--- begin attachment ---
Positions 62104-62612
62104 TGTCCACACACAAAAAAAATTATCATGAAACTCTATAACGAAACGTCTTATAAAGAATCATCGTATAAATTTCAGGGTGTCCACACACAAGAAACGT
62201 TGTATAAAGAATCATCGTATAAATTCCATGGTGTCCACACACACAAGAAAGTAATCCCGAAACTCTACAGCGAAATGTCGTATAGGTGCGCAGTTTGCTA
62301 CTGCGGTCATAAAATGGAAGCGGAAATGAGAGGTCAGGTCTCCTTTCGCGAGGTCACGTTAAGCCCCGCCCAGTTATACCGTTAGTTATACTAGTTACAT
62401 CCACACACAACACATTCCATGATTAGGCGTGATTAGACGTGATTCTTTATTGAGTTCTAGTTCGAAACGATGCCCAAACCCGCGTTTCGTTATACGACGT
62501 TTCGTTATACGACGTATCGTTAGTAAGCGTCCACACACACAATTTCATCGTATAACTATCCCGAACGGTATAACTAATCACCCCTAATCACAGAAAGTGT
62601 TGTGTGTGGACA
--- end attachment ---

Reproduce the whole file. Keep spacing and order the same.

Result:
Positions 62104-62612
62104 TGTCCACACACAAAAAAAATTATCATGAAACTCTATAACGAAACGTCTTATAAAGAATCATCGTATAAATTTCAGGGTGTCCACACACAAGAAACGT
62201 TGTATAAAGAATCATCGTATAAATTCCATGGTGTCCACACACACAAGAAAGTAATCCCGAAACTCTACAGCGAAATGTCGTATAGGTGCGCAGTTTGCTA
62301 CTGCGGTCATAAAATGGAAGCGGAAATGAGAGGTCAGGTCTCCTTTCGCGAGGTCACGTTAAGCCCCGCCCAGTTATACCGTTAGTTATACTAGTTACAT
62401 CCACACACAACACATTCCATGATTAGGCGTGATTAGACGTGATTCTTTATTGAGTTCTAGTTCGAAACGATGCCCAAACCCGCGTTTCGTTATACGACGT
62501 TTCGTTATACGACGTATCGTTAGTAAGCGTCCACACACACAATTTCATCGTATAACTATCCCGAACGGTATAACTAATCACCCCTAATCACAGAAAGTGT
62601 TGTGTGTGGACA